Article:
We actually walked elven miles due to a shameful error of navigation at the start which pains me to record, involving us both leaving it far too long to question our non-arrival at a railway bridge shortly after the start.
Wainwright's Way is compelling me to binge photography. I took forty two photos and two short videos. With great self discipline I whittled photos here down to seventeen.
We both agree that W's Way would be a perfect introduction to English countryside for a newcomer, say from abroad. It illustrates history of the Industrial Revolution, follows medieval byways and villages largely unaltered for centuries, and follows canals from time to rime and takes a trip through the remote Bowland hills and moorland, and on this section follows the attractive River Kent into Kendal. The fringe area of the Lake District, of which I am particularly fond, provides a gentle prelude to a grand finale tour through the Lakes, arguably our most impressive national park.
From Holme the flat fields of Hale Moss were not all waterlogged - a kilometre further south there are virtual lakes, but we splodged and laughed our way occasionally diverting round areas of standing water. Farleton Fell stood out behind us, perhaps he/she was laughing also?
A string of interconnected paths and tracks elevated to the west of the A6 avoids walking up that road to arrive at Beetham. The Heron Corn Mill which we have both previously explored is worth a visit here.
I was now on home ground walking through Dallam Estate deer park, yes we did see the deer. When I had my own Springer and later looking after my daughter's I walked these areas more frequently - it was good to be back.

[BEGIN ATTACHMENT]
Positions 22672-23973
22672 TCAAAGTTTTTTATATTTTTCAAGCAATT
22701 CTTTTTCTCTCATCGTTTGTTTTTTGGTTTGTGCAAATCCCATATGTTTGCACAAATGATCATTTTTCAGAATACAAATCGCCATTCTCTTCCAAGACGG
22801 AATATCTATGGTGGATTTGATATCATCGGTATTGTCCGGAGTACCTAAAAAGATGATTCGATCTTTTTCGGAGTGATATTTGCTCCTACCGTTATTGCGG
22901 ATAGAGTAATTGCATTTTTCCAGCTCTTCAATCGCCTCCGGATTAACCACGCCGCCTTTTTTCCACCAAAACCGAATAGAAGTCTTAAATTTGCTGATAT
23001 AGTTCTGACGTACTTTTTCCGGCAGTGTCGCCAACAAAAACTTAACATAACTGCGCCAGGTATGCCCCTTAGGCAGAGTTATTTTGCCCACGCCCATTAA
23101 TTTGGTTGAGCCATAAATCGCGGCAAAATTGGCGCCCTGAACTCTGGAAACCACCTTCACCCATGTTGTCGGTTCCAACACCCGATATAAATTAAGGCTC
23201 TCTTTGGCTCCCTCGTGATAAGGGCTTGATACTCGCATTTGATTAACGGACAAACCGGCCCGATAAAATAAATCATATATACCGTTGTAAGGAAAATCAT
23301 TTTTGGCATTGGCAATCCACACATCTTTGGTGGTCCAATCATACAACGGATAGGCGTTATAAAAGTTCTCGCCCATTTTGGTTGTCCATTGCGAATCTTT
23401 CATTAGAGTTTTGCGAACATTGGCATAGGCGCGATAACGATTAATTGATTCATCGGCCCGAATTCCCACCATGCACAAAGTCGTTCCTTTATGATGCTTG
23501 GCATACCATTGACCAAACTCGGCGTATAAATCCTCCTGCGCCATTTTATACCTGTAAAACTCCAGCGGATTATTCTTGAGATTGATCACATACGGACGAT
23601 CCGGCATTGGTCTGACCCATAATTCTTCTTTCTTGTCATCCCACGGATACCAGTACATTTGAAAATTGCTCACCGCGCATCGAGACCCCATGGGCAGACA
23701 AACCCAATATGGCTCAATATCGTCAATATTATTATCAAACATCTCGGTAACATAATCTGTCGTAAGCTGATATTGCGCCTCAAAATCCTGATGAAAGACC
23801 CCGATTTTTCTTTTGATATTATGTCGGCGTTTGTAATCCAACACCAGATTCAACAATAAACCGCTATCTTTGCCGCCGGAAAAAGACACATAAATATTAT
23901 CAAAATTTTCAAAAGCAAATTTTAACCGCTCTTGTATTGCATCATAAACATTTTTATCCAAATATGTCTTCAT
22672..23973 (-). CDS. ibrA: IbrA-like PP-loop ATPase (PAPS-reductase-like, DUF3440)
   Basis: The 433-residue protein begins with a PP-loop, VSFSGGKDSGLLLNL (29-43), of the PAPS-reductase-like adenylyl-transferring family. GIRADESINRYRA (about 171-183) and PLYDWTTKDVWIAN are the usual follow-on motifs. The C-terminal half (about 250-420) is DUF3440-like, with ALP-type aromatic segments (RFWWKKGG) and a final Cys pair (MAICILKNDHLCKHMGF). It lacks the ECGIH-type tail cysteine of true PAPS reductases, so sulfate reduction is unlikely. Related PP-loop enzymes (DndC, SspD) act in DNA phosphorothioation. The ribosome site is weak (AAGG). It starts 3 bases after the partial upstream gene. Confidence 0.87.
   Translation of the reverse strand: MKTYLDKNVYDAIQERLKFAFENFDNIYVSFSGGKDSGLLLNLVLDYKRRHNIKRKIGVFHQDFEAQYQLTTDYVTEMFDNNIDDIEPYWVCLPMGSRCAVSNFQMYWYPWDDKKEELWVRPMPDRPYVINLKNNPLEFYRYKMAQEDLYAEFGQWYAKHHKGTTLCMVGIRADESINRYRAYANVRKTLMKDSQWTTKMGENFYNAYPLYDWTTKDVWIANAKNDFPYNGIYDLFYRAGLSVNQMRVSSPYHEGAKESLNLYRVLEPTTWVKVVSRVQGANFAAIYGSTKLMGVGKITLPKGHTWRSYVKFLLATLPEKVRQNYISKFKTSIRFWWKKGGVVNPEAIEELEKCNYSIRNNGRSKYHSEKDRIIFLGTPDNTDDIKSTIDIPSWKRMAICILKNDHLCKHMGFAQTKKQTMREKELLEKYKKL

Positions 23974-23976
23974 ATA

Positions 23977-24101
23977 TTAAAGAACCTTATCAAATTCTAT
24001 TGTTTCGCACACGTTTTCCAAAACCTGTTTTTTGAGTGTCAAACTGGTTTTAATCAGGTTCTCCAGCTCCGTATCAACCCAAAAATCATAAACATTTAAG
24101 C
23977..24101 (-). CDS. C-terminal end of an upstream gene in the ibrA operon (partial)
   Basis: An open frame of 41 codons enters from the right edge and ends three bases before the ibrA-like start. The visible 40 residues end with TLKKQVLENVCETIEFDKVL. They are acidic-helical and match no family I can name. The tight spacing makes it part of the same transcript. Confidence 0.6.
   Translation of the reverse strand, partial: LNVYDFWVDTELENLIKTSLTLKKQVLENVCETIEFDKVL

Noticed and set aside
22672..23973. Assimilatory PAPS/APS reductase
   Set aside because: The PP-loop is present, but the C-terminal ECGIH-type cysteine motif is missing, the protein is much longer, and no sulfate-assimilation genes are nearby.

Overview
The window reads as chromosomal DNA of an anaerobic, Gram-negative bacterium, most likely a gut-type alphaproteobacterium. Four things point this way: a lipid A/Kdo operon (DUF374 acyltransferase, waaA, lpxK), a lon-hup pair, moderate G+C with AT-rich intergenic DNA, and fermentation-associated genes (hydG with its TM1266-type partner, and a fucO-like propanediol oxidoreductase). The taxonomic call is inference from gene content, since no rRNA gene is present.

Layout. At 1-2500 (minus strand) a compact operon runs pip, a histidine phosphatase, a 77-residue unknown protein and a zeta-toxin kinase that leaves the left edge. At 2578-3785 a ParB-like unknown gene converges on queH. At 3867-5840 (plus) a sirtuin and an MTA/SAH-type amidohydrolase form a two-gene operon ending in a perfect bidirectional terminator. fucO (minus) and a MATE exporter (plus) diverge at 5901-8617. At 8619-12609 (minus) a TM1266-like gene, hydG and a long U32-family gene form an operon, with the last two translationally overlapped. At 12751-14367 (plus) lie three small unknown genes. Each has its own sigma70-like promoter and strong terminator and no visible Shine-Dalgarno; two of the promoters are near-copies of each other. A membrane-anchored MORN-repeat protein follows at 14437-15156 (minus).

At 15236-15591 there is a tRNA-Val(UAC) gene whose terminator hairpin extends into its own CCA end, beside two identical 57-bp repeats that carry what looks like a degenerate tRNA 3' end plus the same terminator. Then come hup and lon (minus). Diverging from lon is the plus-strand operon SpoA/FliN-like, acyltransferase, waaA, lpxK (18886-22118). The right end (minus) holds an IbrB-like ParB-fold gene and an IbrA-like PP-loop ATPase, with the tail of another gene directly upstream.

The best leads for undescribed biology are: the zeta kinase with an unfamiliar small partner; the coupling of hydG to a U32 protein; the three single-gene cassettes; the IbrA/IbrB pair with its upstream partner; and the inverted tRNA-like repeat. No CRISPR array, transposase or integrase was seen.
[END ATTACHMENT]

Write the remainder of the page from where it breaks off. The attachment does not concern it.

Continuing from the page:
We skirted Milnthorpe on paths, roads and tracks though Heversham and Leasegill that were unfamiliar (to me at least) - that seems to be an ingenious achievement of this route. We crossed by a high bridge the track of the railway link from Arnside to the West Coast mainline at Hincaster closed in 1972. As I can now get on a train at Arnside direct to Manchester Airport, or change at Carnforth to get to almost anywhere, I reckon that line was one which Beeching was justified in closing.
The popular path high above the river Kent through Levens Park is impressive including an eclectic mixture of huge mature trees, and with the added attraction of Bagot goats and wild, black fallow deer - surprisingly we saw them both. Oh how I wish I could cover the ground like those deer.
The empty stretch of the Lancaster canal further on presents the bizarre sight of a canal bridge stood uselessly and illogically in the middle of a field, but good to see that it has not been demolished.
As we approached the end of our walk the river Kent flows through a gorge with the most turbulent water I have ever seen anywhere. BC was so impressed he clambered down onto an exposed view point for better photos. I timidly stayed put and took a couple of videos of the two slightly separated sections.
I had been here before, here is my quite interesting post:
For the two videos:
CLICK HERE 1
CLICK HERE 2
|We are becoming specialists at negotiating dodgy bridges|
The Hale Moss saturated fields.
Click to enlarge and see the standing water in the second field. This was our exit to cross the A6 - Farleton Fell in the background
|They were making a lot of noise but looked quite friendly|
|Typical of the interlinked paths, tracks and roads to the west of the A6 leading to Beetham|
|BC takes the high-ground to get a good photo|
|Beetham Hall - 14th Century fortified manor|
|Fine war memorial - Beetham. There were around a hundred names just from this small village and surroundings|
|Milnthorpe from the heights of Dallam deer park|
|On Dallam Tower. I have never been able to find much about who resides there - it is a huge impressive country house stood in the deer park|
|River Bela flowing into the Kent estuary with Whitbarrow crag in background|
|Just an impressive, well situated house south of Heversham, near the defunct Ambleside/Hincaster railway link to the West Coast mainline|
Heversham church - workmen were servicing the burglar alarms on the roof - lead in peril of theft.
We sat on the bench for our lunch
|Bagot goats in Levens Park, and below...|
|Wild black fallow deer - Levens park|
The videos of turbulent water just before the end of our walk are shown above.
|End of the day - Hawes bridge|